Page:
The Engines was a collaborative quartet founded in the spring of 2005. The group began as trio, featuring several mainstays of the Chicago improvised music scene: Dave Rempis on saxophones, Nate McBride on bass, and Tim Daisy on drums. In the spring of 2006, trombonist Jeb Bishop was added to the group for one concert. The dynamic of this lineup worked so well that Bishop immediately became a regular member of the band. The band performed regularly across Chicago at many of the venues associated with creative music including the Empty Bottle, Hideout, Elastic, Hungry Brain, and the Velvet Lounge, and they also toured extensively in the US and Europe from 2006-2013.
All of these musicians distinguished themselves as leaders with their own groups, but formed this band to purposely shirk that duty in favor of a more equal musical relationship that better reflects the nature of their improvisations. Each member contributed original compositions to the group, providing a wide range of expression from high energy jousting over driving bass vamps to quieter moments of melodic exploration. With McBride on both acoustic and electric bass, the band explored some of the sonic textures associated with the early AACM, or could also launch into hard-hitting Zeppelin-like grooves, and they used this range of possibilities to its fullest.
In the fall of 2007, their first self-titled cd was released on Okkadisk. The group toured the US and Canada in December of that year, and followed up with a European tour in the fall of 2008. Their second release, Wire and Brass was a live recording made at Chicago's Hungry Brain in April of 2008, and released by Okkadisk in February of 2010. The band finished a second tour of Europe in support of that release in March 2010. Their third cd, Other Violets was released in March of 2013 on Not Two, and features the legendary saxophonist John Tchicai as a special guest with the group. The band finished a two week, 13-concert tour of North America in April of 2013 in support of that release. After Bishop and McBride both relocated away from Chicago in 2012 and 2013, the band released one more digital-only recording titled Green Knights on Aerophonic Records in late 2015.
Rempis and Rosaly’s studied interplay lends even the most threadbare of skeletal themes a sense of foresight, making this fully improvised session one of the more concise and cohesive dates of its kind. – Troy Collins, All About Jazz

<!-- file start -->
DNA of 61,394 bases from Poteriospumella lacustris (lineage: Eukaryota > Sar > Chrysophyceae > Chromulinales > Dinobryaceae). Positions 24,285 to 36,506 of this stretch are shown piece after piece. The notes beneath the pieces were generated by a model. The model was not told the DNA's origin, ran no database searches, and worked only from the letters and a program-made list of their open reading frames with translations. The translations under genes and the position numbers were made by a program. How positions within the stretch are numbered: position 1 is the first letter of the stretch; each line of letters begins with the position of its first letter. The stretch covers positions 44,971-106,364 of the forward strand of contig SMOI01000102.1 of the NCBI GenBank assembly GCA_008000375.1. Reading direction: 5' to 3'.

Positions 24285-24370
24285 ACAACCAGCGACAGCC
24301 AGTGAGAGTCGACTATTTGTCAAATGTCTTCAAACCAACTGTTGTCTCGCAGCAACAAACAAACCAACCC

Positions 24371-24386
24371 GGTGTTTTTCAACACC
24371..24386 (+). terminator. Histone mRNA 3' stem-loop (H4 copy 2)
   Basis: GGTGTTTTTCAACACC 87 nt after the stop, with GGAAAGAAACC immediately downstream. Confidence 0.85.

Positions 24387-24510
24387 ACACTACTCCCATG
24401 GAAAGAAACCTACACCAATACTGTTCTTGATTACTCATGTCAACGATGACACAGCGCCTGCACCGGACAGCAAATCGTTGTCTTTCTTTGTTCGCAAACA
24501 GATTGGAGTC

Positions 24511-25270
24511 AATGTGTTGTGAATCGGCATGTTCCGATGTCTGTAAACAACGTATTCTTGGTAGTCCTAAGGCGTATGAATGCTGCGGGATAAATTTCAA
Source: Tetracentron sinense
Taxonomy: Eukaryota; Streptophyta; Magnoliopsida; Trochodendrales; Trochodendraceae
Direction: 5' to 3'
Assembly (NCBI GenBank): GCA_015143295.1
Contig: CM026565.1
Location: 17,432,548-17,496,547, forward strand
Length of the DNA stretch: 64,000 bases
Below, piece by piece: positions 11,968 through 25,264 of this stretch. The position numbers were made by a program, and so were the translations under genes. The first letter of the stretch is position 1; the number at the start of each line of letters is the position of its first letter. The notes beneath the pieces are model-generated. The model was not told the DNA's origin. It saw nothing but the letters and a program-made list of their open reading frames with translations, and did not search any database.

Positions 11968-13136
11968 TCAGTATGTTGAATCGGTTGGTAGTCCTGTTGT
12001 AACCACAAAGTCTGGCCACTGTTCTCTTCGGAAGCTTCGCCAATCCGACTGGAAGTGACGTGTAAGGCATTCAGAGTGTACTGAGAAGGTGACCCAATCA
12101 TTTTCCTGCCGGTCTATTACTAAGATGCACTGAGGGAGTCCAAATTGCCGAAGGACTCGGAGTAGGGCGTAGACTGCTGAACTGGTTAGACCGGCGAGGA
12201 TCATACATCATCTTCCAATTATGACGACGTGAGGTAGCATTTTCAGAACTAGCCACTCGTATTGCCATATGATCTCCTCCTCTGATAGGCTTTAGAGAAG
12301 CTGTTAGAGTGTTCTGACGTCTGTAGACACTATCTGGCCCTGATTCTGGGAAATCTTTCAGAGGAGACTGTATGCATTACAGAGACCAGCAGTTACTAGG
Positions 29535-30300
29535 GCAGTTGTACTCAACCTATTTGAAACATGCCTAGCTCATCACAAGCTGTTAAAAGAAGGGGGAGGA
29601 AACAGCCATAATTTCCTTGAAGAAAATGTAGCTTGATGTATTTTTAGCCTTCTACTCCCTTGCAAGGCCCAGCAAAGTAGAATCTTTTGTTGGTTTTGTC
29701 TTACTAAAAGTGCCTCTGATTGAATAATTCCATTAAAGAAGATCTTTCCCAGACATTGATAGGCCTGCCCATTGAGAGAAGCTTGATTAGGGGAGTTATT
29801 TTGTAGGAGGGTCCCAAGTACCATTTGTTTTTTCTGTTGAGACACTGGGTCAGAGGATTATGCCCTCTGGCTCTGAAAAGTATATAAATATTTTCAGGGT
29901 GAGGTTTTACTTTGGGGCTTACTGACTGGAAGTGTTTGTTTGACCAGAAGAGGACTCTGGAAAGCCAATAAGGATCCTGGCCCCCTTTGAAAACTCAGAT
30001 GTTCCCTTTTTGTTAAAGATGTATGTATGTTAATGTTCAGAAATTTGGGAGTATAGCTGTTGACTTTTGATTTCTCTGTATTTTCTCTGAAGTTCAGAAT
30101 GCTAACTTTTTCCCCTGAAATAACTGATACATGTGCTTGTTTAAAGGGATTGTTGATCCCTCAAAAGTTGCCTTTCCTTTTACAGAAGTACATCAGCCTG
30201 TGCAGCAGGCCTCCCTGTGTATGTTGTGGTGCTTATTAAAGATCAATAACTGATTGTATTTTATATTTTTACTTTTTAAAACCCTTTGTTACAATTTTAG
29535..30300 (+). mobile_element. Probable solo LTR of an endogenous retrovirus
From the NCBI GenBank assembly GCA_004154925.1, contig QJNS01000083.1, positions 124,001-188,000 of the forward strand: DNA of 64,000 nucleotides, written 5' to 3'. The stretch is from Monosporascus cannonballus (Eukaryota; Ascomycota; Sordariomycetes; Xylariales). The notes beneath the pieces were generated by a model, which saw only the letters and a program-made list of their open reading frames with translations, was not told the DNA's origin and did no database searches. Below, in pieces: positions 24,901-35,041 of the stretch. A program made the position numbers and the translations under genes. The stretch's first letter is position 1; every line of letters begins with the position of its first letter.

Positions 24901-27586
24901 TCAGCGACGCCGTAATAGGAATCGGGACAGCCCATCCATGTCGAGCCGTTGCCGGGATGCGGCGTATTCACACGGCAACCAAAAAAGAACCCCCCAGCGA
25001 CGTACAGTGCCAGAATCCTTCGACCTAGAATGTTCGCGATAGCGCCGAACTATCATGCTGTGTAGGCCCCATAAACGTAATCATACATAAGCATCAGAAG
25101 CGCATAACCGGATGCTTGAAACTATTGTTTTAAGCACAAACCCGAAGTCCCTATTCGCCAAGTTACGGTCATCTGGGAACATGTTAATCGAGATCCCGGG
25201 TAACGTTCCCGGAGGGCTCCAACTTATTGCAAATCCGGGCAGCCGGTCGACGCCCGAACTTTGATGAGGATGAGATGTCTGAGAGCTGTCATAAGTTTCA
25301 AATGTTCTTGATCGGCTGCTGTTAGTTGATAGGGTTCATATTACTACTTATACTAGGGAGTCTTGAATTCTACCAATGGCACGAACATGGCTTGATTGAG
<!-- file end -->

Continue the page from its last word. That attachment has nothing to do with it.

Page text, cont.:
This album's vocabulary is vast! – Walter Tunis, Lexington Herald-Leader
Nowhere are expanded musical possibilities more present and more obvious than on Rempis and Rosaly's new disc, Cyrillic. From extended drones to hyperkinetic frenzies, and everywhere in between, it perfectly encapsulates their live interaction. – Logan K. Young, Columbia Free-Times
Rosaly and Rempis derive much inspiration from the European tradition of improvisation, and their duo work highlights their intention to chart a crossroads where abstraction, swing, and melody all intersect, albeit in inverted and decidedly off-kilter ways. With his frothing rhythmic calculus, Rosaly reaches far beyond the concept of the drum set as mere beat-making tool. Instead, he thoroughly re-imagines the instrument as a highly expressive, multi-faceted, and ongoing conversation with itself. Rosaly creates a dense thicket of sound for Rempis to hack through, and surely enough the pair manages to stir up a great deal of chaos as their trains of thought rub, collide, and burst in the squall. At the same time, the listener never loses the sense that theirs is a true conversation, and the chaos proceeds with an almost well-mannered cadence that recalls the feeling you get when overhearing an engrossing back-and-forth between old friends who know when it's okay to shout and when it's imperative to read between the lines and leave certain things unsaid. – Saby Reyes-Kulkarni, Rochester City Newspaper
Because saxophonist Dave Rempis and drummer Frank Rosaly are half of the splendid Rempis Percussion Quartet, you might imagine you’d only get half as much music from just the two of them. But the duo format actually affords them more freedom to explore divergent styles and dynamic extremes. – Bill Meyer, Chicago Reader
In the words of Jeffrey Tambor as the critic Clement Greenberg in Ed Harris’s film Pollock, "There is no representation, just paint." Or, in this case, just sound. This is free music, but also deliberate, disciplined. Like the action painters Clement Greenberg wrote about, Rosaly and Rempis are acutely aware of the relationship of mark to ground, sound to silence.
– Jon Garelick, Boston Phoenix
One of the 10 best releases of 2009 -Sam De Leo, Denver Post